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Rabbi Daniel Cohen

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Is It the Shoes or the Soul? In Honor of Air Jordan on his 50th

Posted: 02/15/2013 3:01 pm

I had a dream. Like most kids growing up playing hoops, I wanted to fly.

Growing up in Atlanta in the '70s and '80s, we played a lot of pickup basketball games in our driveway and in leagues at our local community center. I wondered -- were it the sneakers Dr. J wore that elevated him from the foul line to the hoop.

As a small point guard playing for our high school team, I often tried the reverse lay-up and mustered my inner wings to stay afloat amidst a couple of defenders. Into the '90s, we marveled at Michael Jordan's hang time. Wow! Shaking our heads in disbelief, he took the game to a new level. He defied the laws of gravity and tapped into an innate desire of all of us to stay up in the air a little bit longer... to fly.

As the congratulatory wishes come in to mark the 50th birthday of Michael Jordan, one the greatest basketball players of all time, I am struck by the iconic image of MJ in flight and what it represents for all of us. The first commercial for Air Jordan starred Michael and Spike Lee who played Mars Blackmon. Spike intoned "It is the shoes" in his classic commercial and MJ denied it, the Nike commercial ends with a clarification: The views of Michael Jordan's opinions do not reflect the views of Nike etc.

Whether we wear Air Jordan or not, Michael awakened within many people the lost art of jumping a little bit higher. It is a message beyond the court but for life.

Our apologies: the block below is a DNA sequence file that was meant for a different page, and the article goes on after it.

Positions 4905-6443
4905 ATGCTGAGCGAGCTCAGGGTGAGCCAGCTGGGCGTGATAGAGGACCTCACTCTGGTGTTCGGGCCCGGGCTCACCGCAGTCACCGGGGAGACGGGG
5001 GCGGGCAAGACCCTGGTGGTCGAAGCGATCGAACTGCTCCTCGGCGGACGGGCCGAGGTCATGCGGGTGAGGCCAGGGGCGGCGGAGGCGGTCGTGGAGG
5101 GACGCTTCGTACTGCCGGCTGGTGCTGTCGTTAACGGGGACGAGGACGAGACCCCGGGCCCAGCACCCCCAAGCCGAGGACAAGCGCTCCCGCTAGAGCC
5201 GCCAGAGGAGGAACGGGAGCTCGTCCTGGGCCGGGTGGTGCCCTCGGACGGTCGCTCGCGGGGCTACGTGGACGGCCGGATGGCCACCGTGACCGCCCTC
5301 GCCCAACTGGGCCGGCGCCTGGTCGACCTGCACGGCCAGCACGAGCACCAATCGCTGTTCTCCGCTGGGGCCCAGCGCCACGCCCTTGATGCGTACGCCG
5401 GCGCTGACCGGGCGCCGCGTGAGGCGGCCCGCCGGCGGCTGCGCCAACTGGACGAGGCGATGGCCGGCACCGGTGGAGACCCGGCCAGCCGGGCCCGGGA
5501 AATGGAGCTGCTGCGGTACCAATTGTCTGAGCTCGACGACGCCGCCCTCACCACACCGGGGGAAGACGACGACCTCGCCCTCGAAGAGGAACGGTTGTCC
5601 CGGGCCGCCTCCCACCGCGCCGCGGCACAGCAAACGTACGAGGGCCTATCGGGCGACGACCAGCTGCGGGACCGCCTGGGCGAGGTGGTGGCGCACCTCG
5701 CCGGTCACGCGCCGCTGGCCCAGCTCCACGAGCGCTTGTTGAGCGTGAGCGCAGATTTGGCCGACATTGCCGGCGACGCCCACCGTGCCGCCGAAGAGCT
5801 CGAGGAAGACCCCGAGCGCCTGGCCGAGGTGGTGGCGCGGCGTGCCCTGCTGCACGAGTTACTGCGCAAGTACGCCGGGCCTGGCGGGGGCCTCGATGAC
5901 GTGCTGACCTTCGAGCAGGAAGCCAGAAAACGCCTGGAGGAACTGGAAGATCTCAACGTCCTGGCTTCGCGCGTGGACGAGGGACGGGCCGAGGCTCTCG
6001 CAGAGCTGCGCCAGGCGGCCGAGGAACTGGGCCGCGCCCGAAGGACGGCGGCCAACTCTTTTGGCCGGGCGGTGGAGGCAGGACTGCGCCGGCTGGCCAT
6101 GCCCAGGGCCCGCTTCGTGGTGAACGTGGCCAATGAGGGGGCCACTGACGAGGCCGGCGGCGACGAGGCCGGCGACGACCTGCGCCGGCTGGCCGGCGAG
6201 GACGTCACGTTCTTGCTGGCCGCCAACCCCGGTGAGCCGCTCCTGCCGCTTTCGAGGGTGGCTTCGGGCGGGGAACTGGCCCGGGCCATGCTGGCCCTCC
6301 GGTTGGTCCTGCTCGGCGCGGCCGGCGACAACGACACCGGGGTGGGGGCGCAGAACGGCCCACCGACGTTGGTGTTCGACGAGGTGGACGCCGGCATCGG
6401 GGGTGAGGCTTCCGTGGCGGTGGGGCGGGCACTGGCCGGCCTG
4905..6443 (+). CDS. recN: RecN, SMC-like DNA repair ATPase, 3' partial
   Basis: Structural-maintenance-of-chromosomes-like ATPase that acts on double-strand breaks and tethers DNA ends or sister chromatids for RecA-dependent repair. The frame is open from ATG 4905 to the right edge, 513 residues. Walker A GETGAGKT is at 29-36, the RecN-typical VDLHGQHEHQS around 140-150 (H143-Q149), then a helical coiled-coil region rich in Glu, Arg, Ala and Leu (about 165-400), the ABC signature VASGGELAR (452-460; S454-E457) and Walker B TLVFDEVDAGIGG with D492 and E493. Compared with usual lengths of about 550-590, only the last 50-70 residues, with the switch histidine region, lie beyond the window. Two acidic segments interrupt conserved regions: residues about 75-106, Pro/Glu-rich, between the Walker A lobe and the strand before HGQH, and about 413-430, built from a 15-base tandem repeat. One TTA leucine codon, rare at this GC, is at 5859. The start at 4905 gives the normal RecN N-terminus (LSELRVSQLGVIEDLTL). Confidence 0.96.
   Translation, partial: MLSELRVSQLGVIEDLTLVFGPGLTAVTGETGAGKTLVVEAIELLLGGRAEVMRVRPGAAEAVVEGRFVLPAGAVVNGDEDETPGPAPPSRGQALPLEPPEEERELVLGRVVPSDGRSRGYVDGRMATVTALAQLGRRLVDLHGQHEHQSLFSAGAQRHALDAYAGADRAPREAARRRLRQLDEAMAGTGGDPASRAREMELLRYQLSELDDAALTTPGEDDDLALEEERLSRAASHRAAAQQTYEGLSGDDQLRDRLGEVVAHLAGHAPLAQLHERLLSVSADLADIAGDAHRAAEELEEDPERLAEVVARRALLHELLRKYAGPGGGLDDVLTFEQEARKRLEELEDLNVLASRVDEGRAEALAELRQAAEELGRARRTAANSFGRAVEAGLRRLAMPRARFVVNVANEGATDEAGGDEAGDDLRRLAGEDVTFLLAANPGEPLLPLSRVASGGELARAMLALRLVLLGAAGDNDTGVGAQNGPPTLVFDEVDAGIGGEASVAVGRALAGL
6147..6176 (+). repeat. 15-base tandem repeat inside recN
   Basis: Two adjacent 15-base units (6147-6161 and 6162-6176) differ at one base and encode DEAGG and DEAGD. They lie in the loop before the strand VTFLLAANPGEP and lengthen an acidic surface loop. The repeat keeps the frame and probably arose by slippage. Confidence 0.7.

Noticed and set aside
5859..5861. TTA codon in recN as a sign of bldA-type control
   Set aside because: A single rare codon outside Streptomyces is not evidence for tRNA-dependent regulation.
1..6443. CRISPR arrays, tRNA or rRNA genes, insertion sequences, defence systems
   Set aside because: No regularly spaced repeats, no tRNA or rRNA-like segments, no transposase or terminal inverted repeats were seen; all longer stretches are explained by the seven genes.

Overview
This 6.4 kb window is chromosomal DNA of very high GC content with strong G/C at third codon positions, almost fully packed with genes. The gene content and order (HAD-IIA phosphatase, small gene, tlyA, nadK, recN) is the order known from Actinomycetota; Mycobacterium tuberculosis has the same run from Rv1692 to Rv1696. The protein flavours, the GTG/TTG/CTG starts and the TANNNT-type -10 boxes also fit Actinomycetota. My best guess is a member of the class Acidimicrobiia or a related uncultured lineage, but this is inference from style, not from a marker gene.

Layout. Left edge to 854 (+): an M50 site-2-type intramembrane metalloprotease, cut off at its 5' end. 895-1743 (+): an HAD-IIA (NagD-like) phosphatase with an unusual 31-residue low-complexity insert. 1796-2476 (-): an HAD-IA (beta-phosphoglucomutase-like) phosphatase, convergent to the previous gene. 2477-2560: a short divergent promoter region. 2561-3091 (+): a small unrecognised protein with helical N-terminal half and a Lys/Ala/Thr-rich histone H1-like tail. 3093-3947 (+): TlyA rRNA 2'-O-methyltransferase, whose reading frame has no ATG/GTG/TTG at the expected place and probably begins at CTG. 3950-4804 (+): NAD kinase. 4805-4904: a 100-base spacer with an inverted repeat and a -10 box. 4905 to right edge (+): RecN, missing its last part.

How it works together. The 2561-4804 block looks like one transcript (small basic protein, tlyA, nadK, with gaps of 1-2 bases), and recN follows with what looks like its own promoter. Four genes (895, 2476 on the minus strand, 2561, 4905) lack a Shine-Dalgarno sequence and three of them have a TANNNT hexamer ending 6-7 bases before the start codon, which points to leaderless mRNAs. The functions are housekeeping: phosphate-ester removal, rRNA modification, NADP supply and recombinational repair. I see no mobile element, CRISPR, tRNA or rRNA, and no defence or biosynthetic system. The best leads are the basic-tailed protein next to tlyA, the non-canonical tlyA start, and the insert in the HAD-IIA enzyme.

Taking flight or achieving "hang time" speaks to the possibility of reaching beyond our current potential. The nature of a child is to jump. I remember as a kid walking along the sidewalk and leaping in the air to try and touch a passing branch or awning. Could I touch the sky?

As we grow older, we tend to define ourselves and limit our potential. The past determines our future rather than realizing that the current moment offers new horizons. In truth, the act of jumping itself stirs our spirits. As Philippe Houseman commented about his Jump Book, which photographs celebrities "in flight," when you ask a person to jump, his attention is mostly directed toward the act of jumping and the mask falls so that the real person appears."

Jewish mysticism teaches that we should live life a few inches off the ground. Take flight every day. Make a difference in someone's life. Aspire to personal greatness.

Happy Birthday Michael! Thanks MJ for rekindling the idea that people can fly. Hang time is holy time.

 

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